A five-minute lunchtime conversation in New York’s Central Park was all it took for Canadian brothers Ryan and Colin Pyle to decide to embark on an ambitious 17,674 km (10,982 mile) motorcycle ride around China, including the remote provinces of Inner Mongolia and Tibet. After hearing that Colin wanted to quit his job in finance, sell his house in Toronto and do something epic, Shanghai-based documentary photographer Ryan had the answer.
“China has been my home for almost ten years and I wanted to share my love for the country, in all its diversity and beauty, with Colin,” he explains. “We planned the trip that same day using Google Maps at the Apple store on Fifth Avenue. Looking back, it was an amazing decision for us to make over lunch, and the trip was something truly special.”
When the brothers completed their 65-day ride on October 17 they became the first riders to fully circumnavigate China by motorcycle in one continuous journey. But their Middle Kingdom Ride was special for personal reasons, too. “Although we’d stayed in touch since I relocated to China, Colin and I hadn’t spent much time together since high school. So we decided to take this trip to reconnect and enjoy each other’s company again, as adults.”
Colin and Ryan used their adventure to raise funds and awareness for the San Francisco-based SEVA Foundation, which serves people around the world who are struggling for health, cultural survival and sustainable communities.
Already familiar with many of their locations and the terrain throughout China and Tibet, Ryan found it easy to create their schedule and the preparation time was less than a week. Colin arrived in Shanghai six days before they departed on August 14.
From Shanghai, the two traveled north up the east coast to the North Korean border, then west to Inner Mongolia’s grasslands. Their journey continued along the Silk Road to Jiayuguan, home to the furthest western section of the Great Wall of China. After a stopover in Hami, they traveled though the scenic Tian Shan mountain range, also known as the ‘Switzerland of China’. From Kashgar, they rode on to the Karakoram Highway and the Pakistan border, then the remote Aksai Chin Highway, with an average altitude of 14,700 ft (4,500m).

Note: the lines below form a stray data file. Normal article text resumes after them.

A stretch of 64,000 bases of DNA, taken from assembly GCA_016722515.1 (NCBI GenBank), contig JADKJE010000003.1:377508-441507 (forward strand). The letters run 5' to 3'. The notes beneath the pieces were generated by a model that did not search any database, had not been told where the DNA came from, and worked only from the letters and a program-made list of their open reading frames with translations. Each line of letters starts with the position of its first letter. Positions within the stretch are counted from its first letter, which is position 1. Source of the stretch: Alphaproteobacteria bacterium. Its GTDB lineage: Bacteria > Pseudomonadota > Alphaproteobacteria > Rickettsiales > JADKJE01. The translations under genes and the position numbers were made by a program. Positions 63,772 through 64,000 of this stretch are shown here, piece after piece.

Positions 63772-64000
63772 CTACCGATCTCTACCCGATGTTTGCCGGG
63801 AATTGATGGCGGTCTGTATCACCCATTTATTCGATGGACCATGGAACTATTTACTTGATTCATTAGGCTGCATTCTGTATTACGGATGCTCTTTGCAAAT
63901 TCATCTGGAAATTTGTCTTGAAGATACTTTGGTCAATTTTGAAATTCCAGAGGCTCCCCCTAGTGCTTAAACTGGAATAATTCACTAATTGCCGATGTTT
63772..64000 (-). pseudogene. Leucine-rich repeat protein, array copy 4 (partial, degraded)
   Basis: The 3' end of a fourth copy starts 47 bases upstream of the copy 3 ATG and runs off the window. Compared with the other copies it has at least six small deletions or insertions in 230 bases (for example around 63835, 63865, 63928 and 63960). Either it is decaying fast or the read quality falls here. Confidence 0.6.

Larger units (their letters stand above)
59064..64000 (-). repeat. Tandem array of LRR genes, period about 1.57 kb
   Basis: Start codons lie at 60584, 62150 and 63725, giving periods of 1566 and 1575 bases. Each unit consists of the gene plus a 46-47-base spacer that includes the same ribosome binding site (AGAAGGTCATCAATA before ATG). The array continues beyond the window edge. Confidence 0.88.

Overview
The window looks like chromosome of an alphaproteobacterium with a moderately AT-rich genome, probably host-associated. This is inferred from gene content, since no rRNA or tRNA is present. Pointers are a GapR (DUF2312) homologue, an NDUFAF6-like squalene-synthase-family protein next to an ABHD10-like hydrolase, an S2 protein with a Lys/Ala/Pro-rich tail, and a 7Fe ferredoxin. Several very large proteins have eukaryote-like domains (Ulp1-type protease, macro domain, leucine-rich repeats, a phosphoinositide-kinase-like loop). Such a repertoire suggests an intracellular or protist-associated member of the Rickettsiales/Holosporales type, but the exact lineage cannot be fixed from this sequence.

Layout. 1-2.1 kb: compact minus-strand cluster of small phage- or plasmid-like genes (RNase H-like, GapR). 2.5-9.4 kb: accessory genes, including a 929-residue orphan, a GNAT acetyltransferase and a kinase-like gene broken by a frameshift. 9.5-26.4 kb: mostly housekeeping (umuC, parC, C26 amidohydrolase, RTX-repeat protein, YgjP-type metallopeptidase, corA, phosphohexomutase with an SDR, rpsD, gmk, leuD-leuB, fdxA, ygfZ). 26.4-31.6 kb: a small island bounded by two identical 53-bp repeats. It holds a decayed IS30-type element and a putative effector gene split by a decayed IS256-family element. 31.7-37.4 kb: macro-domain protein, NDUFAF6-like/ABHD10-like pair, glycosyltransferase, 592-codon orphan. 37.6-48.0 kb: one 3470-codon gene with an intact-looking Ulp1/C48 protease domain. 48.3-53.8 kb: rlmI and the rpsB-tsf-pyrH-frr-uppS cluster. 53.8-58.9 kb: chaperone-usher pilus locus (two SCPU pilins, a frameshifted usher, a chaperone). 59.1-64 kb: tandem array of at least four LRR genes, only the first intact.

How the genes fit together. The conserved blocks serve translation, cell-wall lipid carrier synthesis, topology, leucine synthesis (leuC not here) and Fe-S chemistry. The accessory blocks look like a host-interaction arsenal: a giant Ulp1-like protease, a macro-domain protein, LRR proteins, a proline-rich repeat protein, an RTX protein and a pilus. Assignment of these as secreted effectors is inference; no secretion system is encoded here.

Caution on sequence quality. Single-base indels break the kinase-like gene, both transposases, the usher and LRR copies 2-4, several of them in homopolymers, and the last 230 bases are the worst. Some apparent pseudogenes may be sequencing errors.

Their route has also included Mount Kailash, a Tibetan and Hindu holy place, a stopover at Mount Everest Base Camp and a few rest days in the Tibetan capital, Lhasa. The riders continued on their way out of Tibet and travelled across southern China and locations such as: Lijiang, Guizhou, Yangshuo, Dongguan and Yongding County. The final stop was Hangzhou, before they reached Shanghai again.
Although Colin and Ryan did not have any previous long-distance riding experience, they have owned BMW motorcycles for several years. “We chose BMW motorcycles for this trip because they have a great maintenance record and we know first-hand that they are quality machines,” says Colin.
“The F800GS is the perfect bike for China, because of its light weight, versatility, speed and off-road handling. China is a rapidly developing country and we’ve hit an amazing amount of road construction, and had endless detours and unexpected off-road riding. With road construction comes sand and gravel. The F800GS is light enough to pick its way through the sand extremely well, and that large front wheel is a godsend in thicker, heavier sand and gravel. For riding in China, versatility is crucial and the F800GS delivers on all fronts.”
Their selection of motorcycles has enhanced their experience of the frequently changing terrain. “One of our highlights was off-road riding in the grasslands of Inner Mongolia. We adjusted our suspension and let some air out of the tires and spent a few great hours cruising around the wind turbines on the Huitengxile Grasslands near Hohhot. It was just amazing and the handling of the bikes on the dirt and grass was equally superb. It was the right bike for the right moment, pure magic.”
Coping with the variations in weather has proved the greatest challenge for the two riders. They have faced extreme heat up to 42˚C (108˚F), as well as hail and intense rain, resulting in landslides and flooding. “China is a vast country and managing the weather variations has been tough,” adds Ryan. “It’s even tougher when you can ride 100km and have a 20˚C change in temperature.”
One of the things that has remained constant throughout their journey, however, is the reaction to their BMW motorcycles. “Everyone we passed gazed at our bikes or tried to interact with us when we stopped,” says Colin. “Although there are BMW cars and SUVs roaming throughout the cities and countryside, big motorcycles in China are rare. Many people have never seen a bike larger than 150cc before.”
Now their Middle Kingdom Ride has been completed, Ryan and Colin can reflect on the impact of this unique experience. “I think Colin will see the world in an entirely different way, after his first adventure travel experience,” says Ryan. “For me, I think I have found a great new way to explore China, and being the first to circumnavigate China by motorcycle in one shot is a rewarding feeling.”
Ryan and Colin Pyle are producing a documentary film on their journey and will also publish a book. For updates on those projects, visit www.mkride.com or email firstname.lastname@example.org. To find out more about SEVA, please go to www.seva.org